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Dodging the costs of the warfare state.

THE NEW YORK TIMES BEGAN the week of September 19 with an editorial that typifies the media mindset of the warfare state.

The editorial warns of dire consequences from a growing deficit that has been boosted by tax cuts--in combination with "the pre-Katrina priorities laid down by Mr. Bush." Those priorities include a U.S. military budget that has reached half a trillion dollars per year. But the Times editorial doesn't devote a single word to military spending or the Iraq war.

Why not mention the option of an American pull-out from Iraq, where the U.S. war effort has already drained $200 billion from taxpayers? Well, those who determine editorial positions at the New York Times--and the other major newspapers in the country--can't bring themselves to call for a quick end to the U.S. military role in that country.

Fierce criticism of White House policies is routinely compatible with support for militarism. When the Times condemned the Bush administration's handling of hurricane relief in a September 2 editorial, the final paragraph included this unequivocal sentence: "America clearly needs a larger active-duty Army." z

Now, fiscal conservatives in Congress are squawking about what federal expenditures for the Gulf Coast will do to the deficit. Contradictions between humane rhetoric and death-machine spending are more glaring than ever. The domestic economic toll of U.S. militarism should be on the table--not swept under the rug.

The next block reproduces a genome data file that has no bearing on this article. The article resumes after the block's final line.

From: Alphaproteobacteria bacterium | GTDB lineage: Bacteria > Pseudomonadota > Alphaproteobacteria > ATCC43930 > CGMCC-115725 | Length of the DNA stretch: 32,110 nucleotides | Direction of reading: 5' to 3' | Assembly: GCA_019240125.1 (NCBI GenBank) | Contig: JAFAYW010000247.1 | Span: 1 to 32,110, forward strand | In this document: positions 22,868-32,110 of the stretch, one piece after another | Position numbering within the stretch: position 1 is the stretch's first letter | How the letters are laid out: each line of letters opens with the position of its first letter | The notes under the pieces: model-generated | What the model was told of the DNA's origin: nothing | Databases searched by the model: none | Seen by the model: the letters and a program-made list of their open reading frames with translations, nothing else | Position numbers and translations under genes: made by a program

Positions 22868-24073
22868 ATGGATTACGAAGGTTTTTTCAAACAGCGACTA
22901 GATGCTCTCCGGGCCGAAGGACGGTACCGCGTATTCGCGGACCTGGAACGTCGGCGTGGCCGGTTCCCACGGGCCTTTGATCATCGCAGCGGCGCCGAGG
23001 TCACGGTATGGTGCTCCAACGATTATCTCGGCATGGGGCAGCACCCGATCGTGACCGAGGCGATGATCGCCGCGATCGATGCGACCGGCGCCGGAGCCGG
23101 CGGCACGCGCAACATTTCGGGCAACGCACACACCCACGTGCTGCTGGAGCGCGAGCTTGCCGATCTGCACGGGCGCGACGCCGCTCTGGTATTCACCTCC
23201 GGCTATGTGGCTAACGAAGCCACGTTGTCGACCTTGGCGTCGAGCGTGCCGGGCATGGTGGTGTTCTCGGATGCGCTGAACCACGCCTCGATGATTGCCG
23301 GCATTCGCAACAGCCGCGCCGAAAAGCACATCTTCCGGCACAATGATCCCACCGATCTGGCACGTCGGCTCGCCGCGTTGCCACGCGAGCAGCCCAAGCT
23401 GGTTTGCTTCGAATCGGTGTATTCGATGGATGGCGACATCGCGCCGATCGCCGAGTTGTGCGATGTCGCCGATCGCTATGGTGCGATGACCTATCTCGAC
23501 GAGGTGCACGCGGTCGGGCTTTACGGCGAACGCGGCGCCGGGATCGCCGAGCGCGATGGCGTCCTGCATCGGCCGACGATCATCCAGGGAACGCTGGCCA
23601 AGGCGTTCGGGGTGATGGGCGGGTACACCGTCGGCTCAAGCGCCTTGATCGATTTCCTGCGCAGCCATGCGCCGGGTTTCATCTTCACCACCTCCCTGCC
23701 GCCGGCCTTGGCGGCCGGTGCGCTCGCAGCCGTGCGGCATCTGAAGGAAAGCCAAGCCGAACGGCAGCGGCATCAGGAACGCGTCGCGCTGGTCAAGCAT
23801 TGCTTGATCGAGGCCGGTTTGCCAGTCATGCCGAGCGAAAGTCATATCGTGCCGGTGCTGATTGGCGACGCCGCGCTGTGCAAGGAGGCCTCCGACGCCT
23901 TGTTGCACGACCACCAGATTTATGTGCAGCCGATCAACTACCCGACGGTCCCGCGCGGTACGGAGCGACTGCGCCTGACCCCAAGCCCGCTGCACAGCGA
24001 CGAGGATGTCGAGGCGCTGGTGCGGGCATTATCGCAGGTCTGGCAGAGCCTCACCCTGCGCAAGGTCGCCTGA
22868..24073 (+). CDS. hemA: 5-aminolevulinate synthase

The people of the United States are far ahead of politicians in Washington and top editors in the New York Times building. On September 17 the Times reported the results of a poll it had just completed in tandem with CBS News. Nationwide support for the Iraq war had fallen to an all-time low. ("Only 44 percent now say the United States made the right decision in taking military action against Iraq.") And the survey also round: "With Hurricane Katrina already costing the federal government tens of billions of dollars, more than 8 in 10 Americans are very or somewhat concerned that the $5 billion being spent each month on the war in Iraq is draining away money that could be used in the United States."

The enormous financial burden of continuing with U.S. military intervention in Iraq is an issue that could be devastating for the right-wing zealots who now hold state power along Pennsylvania Avenue. But liberal elites who refuse to call for swift withdrawal of U.S. forces from Iraq--whether congressional leaders of the Democratic Party or members of the New York Times editorial board--are in no position to hammer on that issue.

The public should be hearing, much more often, the kind of insights that were expressed by President Dwight Eisenhower in 1953:
 Every gun that is made, every warship that
 is launched, every rocket fired, signifies in the
 final sense, a theft from those who hunger
 and are not fed, those who are cold and are
 not clothed. This world in arms is hot spending
 money alone. It is spending the sweat of its
 laborers, the genius of its scientists, the hopes
 of its children. This is not a way of life at all,
 in any true sense. Under the cloud of war, it is
 humanity hanging on a cross of iron.


It's up to the antiwar movement to directly address the connections between war spending and economic distress that the Times/CBS poll says are matters of concern for more than 80 percent of the public. Along the way, the largesse for the Pentagon's corporate contractors can be put in the context of militarism that is killing many Americans and many more Iraqis.

This moment in history offers a crucial opportunity to widen opposition to the Iraq war--and the entire warfare state.

Norman Solomon is the author of the new book War Made Easy. How Presidents and Pundits Keep Spinning Us to Death. For information, go to: www.WarMadeEasy.com.
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Title Annotation:MEDIA BEAT
Author:Solomon, Norman
Publication:The Humanist
Geographic Code:1USA
Date:Nov 1, 2005
Words:651
Previous Article:From an act of desperation to a million hits a day: an interview with Dahr Jamail.
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